No Fault Divorces Introduced to End Mud Slinging
The government has confirmed that legislation introducing no-fault divorce is to be introduced after launching a consultation last autumn on reforming the law. This reform would remove the need for separating couples to wait for years or allocate blame in order to divorce.
The government has put its plans to remove fault from the divorce process on a legislative footing as justice secretary David Gauke pledged to end unnecessary ‘mudslinging’. The lord chancellor said he was proud to introduce the Divorce, Dissolution and Separation Bill to the House of Commons yesterday.
Landmark reforms introducing no-fault divorce
The bill will replace the requirement to evidence conduct or separation ‘fact’ with the provision of a statement of irretrievable breakdown. The possibility of contesting the decision to divorce will be removed. The court will be able to make a conditional order after 20 weeks have passed from the start of proceedings.
Previously, one spouse was forced to make accusations about the other’s conduct, such as ‘unreasonable behaviour’ or adultery, or face years of separation before a divorce could be granted. This was regardless of whether a couple had made a mutual decision to separate. The pressure to change the law on divorce has been mounting for a long time but was highlighted by the case of Tina Owens when the Supreme Court ruled in July 2018 that she could not divorce her husband until a period of five years had elapsed, as in the opinion of the judges, she had not proved any other grounds.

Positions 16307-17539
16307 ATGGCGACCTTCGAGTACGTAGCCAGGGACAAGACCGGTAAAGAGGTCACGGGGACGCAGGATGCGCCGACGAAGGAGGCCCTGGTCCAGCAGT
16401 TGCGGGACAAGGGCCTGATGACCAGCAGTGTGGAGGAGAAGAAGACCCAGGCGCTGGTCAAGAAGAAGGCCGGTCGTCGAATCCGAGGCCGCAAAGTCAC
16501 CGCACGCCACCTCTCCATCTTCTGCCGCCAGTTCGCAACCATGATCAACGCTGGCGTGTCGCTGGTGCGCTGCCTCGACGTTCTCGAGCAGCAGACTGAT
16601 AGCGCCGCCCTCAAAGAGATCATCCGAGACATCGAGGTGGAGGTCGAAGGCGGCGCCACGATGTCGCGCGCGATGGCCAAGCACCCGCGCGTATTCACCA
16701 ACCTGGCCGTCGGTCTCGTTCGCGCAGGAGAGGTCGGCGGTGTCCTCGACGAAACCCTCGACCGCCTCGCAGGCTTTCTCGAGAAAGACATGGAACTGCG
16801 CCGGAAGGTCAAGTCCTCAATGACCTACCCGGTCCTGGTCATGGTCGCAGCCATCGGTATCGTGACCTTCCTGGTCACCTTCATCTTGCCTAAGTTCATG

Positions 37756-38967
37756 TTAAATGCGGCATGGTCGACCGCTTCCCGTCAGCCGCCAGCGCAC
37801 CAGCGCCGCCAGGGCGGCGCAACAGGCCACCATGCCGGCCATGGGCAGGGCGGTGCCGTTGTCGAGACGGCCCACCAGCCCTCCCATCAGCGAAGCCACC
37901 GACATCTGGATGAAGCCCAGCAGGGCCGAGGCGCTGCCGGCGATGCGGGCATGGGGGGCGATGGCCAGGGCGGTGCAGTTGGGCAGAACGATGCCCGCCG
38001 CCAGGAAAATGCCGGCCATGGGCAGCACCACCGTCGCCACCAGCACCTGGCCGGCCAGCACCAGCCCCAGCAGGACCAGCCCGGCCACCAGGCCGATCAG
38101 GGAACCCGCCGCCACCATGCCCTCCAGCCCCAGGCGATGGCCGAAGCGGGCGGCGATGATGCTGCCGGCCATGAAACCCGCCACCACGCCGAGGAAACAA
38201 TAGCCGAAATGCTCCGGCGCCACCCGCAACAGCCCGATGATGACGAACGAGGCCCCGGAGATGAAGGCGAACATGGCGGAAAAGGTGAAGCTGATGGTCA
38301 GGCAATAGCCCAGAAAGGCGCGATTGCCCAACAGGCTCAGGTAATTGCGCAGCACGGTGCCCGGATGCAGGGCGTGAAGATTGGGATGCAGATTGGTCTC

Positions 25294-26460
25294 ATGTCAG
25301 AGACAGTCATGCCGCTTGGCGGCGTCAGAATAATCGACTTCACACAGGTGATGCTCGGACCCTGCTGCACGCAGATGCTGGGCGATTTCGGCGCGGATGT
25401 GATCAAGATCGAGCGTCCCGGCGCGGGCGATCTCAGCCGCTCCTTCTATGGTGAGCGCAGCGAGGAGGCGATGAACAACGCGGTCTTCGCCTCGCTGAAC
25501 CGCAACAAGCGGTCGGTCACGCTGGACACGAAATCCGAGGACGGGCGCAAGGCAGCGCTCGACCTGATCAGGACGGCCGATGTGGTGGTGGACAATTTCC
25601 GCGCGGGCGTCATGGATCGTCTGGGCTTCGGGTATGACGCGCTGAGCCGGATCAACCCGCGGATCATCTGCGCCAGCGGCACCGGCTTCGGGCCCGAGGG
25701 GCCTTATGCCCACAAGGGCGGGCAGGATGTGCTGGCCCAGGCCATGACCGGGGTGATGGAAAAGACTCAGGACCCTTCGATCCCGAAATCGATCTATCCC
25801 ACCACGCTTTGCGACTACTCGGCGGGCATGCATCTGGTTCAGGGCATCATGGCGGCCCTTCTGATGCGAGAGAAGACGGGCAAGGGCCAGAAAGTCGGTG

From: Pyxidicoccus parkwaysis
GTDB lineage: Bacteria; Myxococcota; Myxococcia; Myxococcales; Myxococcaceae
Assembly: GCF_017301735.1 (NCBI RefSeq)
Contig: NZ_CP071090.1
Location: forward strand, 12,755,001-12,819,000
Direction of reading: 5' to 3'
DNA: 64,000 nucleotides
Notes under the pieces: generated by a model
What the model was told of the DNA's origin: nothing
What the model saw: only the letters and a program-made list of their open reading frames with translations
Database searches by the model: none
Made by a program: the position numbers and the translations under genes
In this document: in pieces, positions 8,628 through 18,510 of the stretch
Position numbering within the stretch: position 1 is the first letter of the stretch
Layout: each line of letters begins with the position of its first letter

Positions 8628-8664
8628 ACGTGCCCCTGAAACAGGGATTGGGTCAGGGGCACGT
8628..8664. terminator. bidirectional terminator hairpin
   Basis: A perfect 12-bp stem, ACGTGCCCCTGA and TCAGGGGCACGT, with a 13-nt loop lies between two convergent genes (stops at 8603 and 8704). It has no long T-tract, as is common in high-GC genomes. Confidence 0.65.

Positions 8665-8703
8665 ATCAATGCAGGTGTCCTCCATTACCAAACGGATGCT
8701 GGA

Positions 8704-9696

Following the implementation of the Act, the government has also committed to looking into further the law around financial settlements after a divorce, such as the dividing of assets or maintenance payments.
What does this act mean for the applicants?
The changes mean that a spouse, or a couple jointly, can now apply for a divorce by stating their marriage has broken down irretrievably. It removes unnecessary finger-pointing and acrimony at a time when emotions are already running high and spares children from witnessing their parent’s mudslinging. The Act also introduces a new minimum timeframe of 20 weeks between the start of proceedings and when individuals may apply for a conditional order of divorce. This will offer time to reflect, and potentially turn back, or where reconciliation is not possible to agree on important arrangements for the future, such as those involving children, finance and property.
The avoidance of mud-slinging could also make resolving financial matters and making arrangements for children much less stressful and enable easier co-parenting for the future. No-fault divorce could also see the ending of a marriage move from a relatively expensive court-based exercise to a largely administrative one, making the divorce process itself potentially quicker and cheaper.
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